SCIE Report 36: Enabling risk, ensuring safety: Self-directed support and personal budgets
'Despite the deep concern about risk and safeguarding, risk in adult social care is a topic that has not been subject to intensive empirical research in the UK.' (Mitchell and Glendinning, 2007)
A UK research review by Mitchell & Glendinning (2007) on views of risk and risk management strategies in adult social care maps out the environment into which personal budgets have been introduced. It shows that:
- certain views and concerns existed before personal budgets and self-directed support were introduced
- despite the deep concern about risk and safeguarding among many social care practitioners and commentary or theories on this, risk in adult social care is a topic that has not been subject to intensive empirical research in the UK.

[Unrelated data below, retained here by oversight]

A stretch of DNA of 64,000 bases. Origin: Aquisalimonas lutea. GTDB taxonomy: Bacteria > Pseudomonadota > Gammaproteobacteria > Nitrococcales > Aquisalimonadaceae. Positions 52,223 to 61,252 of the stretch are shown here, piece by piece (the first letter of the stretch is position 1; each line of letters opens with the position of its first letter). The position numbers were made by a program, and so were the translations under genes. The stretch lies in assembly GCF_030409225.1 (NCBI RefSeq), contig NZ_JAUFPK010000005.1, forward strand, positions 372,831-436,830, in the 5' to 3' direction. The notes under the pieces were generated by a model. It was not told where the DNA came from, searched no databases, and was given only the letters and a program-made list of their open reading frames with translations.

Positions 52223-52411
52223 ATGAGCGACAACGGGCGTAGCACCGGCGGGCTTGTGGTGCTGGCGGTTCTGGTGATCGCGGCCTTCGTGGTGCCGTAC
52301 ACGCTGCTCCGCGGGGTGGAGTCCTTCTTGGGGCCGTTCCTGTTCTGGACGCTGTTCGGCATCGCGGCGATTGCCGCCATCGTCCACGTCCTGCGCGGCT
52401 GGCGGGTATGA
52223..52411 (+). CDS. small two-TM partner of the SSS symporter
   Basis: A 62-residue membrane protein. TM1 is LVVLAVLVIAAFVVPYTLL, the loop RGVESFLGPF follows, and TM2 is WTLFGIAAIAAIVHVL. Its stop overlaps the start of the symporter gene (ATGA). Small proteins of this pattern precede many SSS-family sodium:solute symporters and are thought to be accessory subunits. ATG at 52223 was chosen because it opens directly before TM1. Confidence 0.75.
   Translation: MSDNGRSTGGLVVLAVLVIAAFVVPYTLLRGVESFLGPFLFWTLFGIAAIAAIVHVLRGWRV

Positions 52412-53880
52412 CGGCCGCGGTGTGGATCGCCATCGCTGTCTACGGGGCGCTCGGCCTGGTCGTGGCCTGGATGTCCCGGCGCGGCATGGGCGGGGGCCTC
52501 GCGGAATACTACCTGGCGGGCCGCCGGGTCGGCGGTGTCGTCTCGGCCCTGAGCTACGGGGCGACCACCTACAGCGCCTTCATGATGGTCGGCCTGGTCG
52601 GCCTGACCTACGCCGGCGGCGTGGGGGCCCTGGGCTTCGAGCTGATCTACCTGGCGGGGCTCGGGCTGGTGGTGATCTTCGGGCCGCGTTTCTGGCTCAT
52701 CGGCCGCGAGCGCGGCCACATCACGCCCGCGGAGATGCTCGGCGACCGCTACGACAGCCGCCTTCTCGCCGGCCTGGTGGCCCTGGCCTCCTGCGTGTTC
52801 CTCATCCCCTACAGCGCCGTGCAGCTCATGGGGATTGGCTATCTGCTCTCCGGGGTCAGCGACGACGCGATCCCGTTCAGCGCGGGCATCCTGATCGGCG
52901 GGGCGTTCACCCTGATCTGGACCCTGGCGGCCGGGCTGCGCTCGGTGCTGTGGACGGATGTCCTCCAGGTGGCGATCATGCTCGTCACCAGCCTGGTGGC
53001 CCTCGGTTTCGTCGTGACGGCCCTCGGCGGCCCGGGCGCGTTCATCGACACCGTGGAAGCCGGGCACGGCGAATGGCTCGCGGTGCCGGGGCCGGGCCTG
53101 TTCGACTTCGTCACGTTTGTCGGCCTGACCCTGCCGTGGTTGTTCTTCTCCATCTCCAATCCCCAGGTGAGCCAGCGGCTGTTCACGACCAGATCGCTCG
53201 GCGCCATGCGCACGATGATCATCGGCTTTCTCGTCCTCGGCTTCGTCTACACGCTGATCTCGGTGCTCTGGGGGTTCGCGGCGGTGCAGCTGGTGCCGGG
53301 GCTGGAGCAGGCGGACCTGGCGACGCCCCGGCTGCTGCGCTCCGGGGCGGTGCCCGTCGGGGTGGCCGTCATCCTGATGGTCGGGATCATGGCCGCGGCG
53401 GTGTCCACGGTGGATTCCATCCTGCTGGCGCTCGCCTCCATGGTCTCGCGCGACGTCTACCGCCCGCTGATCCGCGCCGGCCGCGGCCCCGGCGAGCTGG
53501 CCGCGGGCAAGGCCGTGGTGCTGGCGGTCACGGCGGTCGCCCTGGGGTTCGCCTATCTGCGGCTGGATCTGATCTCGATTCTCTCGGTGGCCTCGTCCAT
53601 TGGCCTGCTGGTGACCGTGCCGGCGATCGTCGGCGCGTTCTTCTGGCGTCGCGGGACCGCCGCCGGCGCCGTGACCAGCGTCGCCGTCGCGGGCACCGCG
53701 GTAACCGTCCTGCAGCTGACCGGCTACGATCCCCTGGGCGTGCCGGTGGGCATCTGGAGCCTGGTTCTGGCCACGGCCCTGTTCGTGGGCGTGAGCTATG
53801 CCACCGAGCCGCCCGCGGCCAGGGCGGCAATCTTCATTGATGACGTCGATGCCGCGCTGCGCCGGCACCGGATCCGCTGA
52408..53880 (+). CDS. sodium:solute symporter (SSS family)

This second finding was reflected in an earlier review which showed that:
- the view of people who use services is largely absent in the literature and that
- there were very few empirical research studies and evaluations of risk management systems and interventions.
Another study suggests that there is 'little material on how social care professionals 'do' risk'.
Studies from the US have proposed that being risk averse can result in social care risk management systems or interventions that are seen as 'risky' in themselves not being thoroughly investigated.